China seeks ‘new chapter’ in first visit with Myanmar’s Suu Kyi

HONG KONG – China and Myanmar pledged to open a “new chapter” in their sometimes strained relationship, raising the prospect that stalled Chinese investment projects in the Southeastern Asian country could be allowed to resume.

Aung San Suu Kyi, head of Myanmar’s ruling National League for Democracy and newly installed foreign minister, and her Chinese counterpart, Wang Yi, said the two had “reached consensus” to approach existing problems through negotiations. Wang’s trip — the first high-level diplomatic visit since Suu Kyi’s party filled top government offices last week — signaled China’s interest in firming up ties tested by the previous military-backed government’s halt of projects such as the $3.6 billion Myitsone dam.

“There is huge potential and space in the China-Myanmar economic cooperation and it’s inevitable that we’d run into some problems in the cooperative process,” Wang said in Myanmar’s capital, Naypyitaw. “Through friendly consultation, all existing problems can be solved and an appropriate solution can be found.”

Suu Kyi said the pair “did not discuss in detail” any specific issues between the two countries. “The reason the minister comes to Myanmar is to congratulate the new government and we talked about building better relations between our two countries, that’s all,” she said.

China remained one of Myanmar’s few allies after the ruling junta refused to recognize an NLD election win in 1990 and still accounts for 40 percent of the country’s total trade. Those ties have been strained by former President Thein Sein’s 2011 decision to halt the dam and other projects amid concern over Chinese influence in the country. A flare-up in border fighting between Myanmar’s military and an ethnic Chinese rebel group — resulting in civilian deaths in Chinese territory — has also tested ties.

Vying for influence with China, Japan has also courted Myanmar through foreign aid and investments, with Prime Minister Shinzo Abe’s administration developing a particularly strong relationship with Thein Sein’s government.

The number of Japanese companies operating in Myanmar has increased about sixfold to nearly 300 firms since the transition from junta rule in 2011, according to Japan External Trade Organization (JETRO) figures. Last year, the Thilawa special economic zone — a massive industrial park near Yangon — opened with the help of Japan, bringing both Japanese and non-Japanese investment to the country.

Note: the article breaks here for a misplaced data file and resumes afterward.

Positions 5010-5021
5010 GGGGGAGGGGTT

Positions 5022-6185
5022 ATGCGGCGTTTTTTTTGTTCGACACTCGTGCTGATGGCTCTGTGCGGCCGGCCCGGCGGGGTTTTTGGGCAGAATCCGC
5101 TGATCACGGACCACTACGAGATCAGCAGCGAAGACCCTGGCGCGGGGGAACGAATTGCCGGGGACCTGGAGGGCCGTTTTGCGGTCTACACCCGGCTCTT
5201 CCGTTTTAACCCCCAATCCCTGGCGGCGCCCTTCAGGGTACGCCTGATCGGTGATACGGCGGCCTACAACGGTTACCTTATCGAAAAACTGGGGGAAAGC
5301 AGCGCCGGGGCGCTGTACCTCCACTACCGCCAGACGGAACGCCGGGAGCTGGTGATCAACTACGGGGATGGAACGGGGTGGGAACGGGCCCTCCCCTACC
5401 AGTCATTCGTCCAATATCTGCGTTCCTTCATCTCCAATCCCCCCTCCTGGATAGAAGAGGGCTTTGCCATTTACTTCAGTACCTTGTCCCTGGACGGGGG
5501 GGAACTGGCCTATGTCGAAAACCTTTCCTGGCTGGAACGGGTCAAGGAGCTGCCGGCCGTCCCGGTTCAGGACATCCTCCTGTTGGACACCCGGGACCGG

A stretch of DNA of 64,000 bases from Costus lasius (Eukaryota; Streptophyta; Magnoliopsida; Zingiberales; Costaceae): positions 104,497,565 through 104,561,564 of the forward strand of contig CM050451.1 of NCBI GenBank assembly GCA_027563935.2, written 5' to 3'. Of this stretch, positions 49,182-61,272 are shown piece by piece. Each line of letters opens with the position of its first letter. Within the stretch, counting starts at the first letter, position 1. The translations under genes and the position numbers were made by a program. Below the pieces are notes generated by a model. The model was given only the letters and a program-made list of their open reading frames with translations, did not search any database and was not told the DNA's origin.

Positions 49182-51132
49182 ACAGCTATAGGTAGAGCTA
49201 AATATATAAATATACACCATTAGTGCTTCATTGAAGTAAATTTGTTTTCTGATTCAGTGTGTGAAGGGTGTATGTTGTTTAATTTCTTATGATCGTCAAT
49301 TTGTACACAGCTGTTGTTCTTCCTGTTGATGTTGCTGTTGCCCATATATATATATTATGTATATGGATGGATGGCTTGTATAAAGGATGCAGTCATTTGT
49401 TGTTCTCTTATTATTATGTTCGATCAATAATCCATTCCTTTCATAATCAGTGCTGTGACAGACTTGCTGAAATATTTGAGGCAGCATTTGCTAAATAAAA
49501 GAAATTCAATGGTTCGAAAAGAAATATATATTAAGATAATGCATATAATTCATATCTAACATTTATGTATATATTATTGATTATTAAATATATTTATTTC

Tokyo is also considering providing more than ¥100 billion in loans and grants in official development assistance to Myanmar in such areas as infrastructure building and urban planning at the request of Suu Kyi, a Japanese government source told Kyodo News last month.

But both Suu Kyi and the Chinese side had shown a willingness to cooperate in the run-up to her landslide election win in November, as Japan, the U.S. and European nations relaxed sanctions and looked to make their own inroads. President Xi Jinping hosted the Nobel Peace Prize laureate in Beijing in June. Wang’s visit came on the same day that Myanmar’s Lower House of parliament voted to give her the position of state councilor, making her the country’s de facto premier.

On Monday, Suu Kyi said she did not discuss her campaign pledge to ensure greater transparency in contracts related to the dam project. “I haven’t reviewed all the contracts and projects from the previous government, but I plan to let people know about what we do with it,” she said.

The Chinese government would instruct its companies operating in Myanmar to obey local rules, to respect local customs, and “pay attention to protect the ecosystem and the environment,” Wang said, according to a statement on the Chinese Ministry of Foreign Affairs website.

Guangdong Zhenrong Energy Co. received approval from Myanmar’s government to build a $3 billion refinery in the Dawei special economic zone in the southeast of the country, The Paper, a Shanghai-based news website, reported Monday, citing two unnamed company executives. The plant would have an expected annual processing capacity of 5 million metric tons of crude.

“Myanmar is standing at a new starting point in history,” Wang told Suu Kyi. “China hopes and believes that the new Myanmar government will unite all parties across its country and lead its people to create a new era of development and progress.”


Source: The Japan Times

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